Betsy Ross

By Kerri Lee Alexander, NWHM Fellow | 2018-2019
Betsy Ross

Considered essential to the American Revolution, Betsy Ross is credited with sewing the first United States flag. A symbol of patriotism, Ross is often celebrated as the woman who helped George Washington finish the design. Although there is no historical evidence that she created this flag, her story has made her a national icon.

Betsy Ross was born as Elizabeth Griscom on January 1, 1752. She was the eighth of seventeen children, but only about nine survived childhood. Her father Samuel Griscom owned an old farmhouse and was a successful carpenter in New Jersey. When Ross was only three years old, her parents Samuel and Rebecca Griscom moved to Philadelphia, Pennsylvania. Ross and her family were members of the Quaker religion and she attended a traditional Quaker school in Pennsylvania. Upon finishing her schooling, Ross became an apprentice for the popular upholsterer, John Webster. Ross learned how to make and repair many items, including curtains, tablecloths, bedcovers, and rugs. She became a very skilled seamstress and upholsterer. While working for Webster, she fell in love with another apprentice named John Ross. John Ross was the son of the former Assistant Rector of Christ Church. The Quakers did not approve of their members marrying people outside of their faith, so Betsy’s family did not approve of her relationship with John Ross.

On November 4, 1773, Betsy and John ran to Hugg’s Tavern in Gloucester, New Jersey and eloped. Her decision to marry John Ross caused her to split from her family and the Quaker religion when she was only 21-years-old. Betsy and John Ross started their own upholstery business in Philadelphia and became members of Christ Church. Their business was successful, and it is reported that they even made bed hangings for George Washington in 1774. John Ross was also a member of the Pennsylvania militia. After three years of marriage, John Ross passed away. At 24-years-old, Betsy Ross became a widow. She continued to run the upholstery business and worked on uniforms, tents, and flags for the Continental Army.

Shortly after her first husband’s death, Ross claimed she was recruited for a very important job. According to a speech her grandson gave to the Historical Society of Pennsylvania years after her death, George Washington, Robert Morris, and George Ross, visited Ross’ upholstery shop in the summer of 1776. Washington and the two other members of the Continental Congress brought a rough sketch of a flag with thirteen red and white stripes and thirteen six-pointed stars. Ross suggested that the six-pointed stars be changed to five-pointed stars because they were easier to make. Allegedly, she showed them how to make the new stars by folding a piece of paper into triangles and with a “single snip of the scissors” she made a perfect star. The men agreed to change the design. Ross is said to have made the first American flag shortly after that meeting.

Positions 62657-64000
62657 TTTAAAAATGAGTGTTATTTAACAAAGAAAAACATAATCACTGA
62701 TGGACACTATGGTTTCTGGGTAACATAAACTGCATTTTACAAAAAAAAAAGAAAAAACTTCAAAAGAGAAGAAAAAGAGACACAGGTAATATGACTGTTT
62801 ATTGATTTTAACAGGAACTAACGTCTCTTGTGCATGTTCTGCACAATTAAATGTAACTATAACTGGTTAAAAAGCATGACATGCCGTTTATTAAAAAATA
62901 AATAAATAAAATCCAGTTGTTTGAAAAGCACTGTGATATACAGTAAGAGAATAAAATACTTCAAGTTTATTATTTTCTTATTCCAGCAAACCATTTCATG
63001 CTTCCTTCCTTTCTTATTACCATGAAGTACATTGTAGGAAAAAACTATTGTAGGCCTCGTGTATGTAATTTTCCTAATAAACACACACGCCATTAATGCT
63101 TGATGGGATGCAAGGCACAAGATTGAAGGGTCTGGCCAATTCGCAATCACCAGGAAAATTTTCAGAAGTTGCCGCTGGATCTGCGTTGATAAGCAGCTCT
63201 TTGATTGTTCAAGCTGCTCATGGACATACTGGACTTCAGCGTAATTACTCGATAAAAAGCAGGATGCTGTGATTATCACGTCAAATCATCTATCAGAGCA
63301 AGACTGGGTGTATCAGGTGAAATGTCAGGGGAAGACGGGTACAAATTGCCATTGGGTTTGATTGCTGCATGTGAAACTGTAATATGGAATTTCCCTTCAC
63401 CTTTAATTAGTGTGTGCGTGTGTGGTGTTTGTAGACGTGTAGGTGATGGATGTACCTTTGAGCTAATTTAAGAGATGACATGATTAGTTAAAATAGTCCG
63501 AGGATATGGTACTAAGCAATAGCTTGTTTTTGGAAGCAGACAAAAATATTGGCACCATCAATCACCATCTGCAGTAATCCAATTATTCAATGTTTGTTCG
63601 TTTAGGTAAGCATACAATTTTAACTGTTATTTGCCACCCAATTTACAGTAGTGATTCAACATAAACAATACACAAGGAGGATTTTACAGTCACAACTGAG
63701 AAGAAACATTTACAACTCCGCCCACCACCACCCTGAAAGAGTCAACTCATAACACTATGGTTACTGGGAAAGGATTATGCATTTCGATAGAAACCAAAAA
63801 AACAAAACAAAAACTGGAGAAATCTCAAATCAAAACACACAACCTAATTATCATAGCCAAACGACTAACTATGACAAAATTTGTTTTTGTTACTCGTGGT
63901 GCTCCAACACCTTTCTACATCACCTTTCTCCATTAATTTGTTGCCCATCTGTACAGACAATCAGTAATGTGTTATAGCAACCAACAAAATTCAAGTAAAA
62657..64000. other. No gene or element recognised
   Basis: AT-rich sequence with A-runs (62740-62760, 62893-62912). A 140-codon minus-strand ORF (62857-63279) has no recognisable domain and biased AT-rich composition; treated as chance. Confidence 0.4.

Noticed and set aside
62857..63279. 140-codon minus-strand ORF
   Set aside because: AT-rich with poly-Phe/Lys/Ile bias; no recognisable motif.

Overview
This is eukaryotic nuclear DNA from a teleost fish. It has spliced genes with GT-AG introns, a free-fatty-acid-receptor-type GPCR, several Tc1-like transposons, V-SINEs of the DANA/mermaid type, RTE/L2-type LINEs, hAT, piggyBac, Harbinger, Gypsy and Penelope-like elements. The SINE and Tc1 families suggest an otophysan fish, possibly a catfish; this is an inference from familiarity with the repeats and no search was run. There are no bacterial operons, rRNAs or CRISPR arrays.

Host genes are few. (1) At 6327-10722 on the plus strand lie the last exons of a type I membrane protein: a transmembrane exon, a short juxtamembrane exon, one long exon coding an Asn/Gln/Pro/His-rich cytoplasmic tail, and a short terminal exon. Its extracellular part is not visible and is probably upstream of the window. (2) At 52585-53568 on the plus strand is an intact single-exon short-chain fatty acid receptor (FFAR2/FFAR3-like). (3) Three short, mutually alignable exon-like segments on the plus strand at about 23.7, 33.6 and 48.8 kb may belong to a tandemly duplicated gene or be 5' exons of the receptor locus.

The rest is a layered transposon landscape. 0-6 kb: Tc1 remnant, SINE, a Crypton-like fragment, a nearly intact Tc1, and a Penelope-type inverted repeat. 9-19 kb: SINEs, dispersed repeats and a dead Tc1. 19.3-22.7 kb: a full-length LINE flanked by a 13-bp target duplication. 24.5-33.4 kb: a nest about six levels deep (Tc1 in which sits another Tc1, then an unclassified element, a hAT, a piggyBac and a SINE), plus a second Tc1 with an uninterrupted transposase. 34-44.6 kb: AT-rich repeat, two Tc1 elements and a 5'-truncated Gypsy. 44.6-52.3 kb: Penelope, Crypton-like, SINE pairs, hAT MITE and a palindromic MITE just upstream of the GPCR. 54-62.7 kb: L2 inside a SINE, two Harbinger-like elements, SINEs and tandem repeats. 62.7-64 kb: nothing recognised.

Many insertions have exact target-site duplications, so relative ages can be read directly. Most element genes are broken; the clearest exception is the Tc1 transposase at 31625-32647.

Ross continued working as a seamstress and upholsterer for many years. She married her second husband, Joseph Ashburn on June 15, 1777. They had two daughters, but their first daughter died at nine months old. Ashburn was a merchant sailor during the Revolution and a British warship captured his ship in 1781. He was sent to prison and he died in May of 1782 of an unknown illness. Later that year, a fellow prisoner named John Claypoole visited Ross to tell her that Ashburn passed away. Claypoole and Ross became friends and got married a year later. They enjoyed a 34-year marriage and had five children. Unfortunately, after years of poor health, Claypoole died in 1817. Ross continued to work in her shop until she retired at the age of 76. By 1833, she was completely blind, but she continued to tell the story of how she made the first American flag to her children and grandchildren. She died peacefully in her sleep on January 30, 1836, a few weeks after her 84th birthday.

In 1870, William Canby brought his grandmother’s story of making the first American flag to the public. He presented a paper to the Historical Society of Pennsylvania recalling the story his grandmother told him. No historical records or documentation could be found to verify his claims. Instead, Canby got family members to sign legal documents stating that Ross also told them this important story. His presentation brought Ross’ life into the spotlight and she became a national icon. Although historians now disagree with Canby’s evidence, Ross is often still credited with making the first American flag. On January 2, 1952, the Betsy Ross stamp was issued to celebrate the 200-year anniversary of her birth. It featured an image of Ross and the flag on her lap.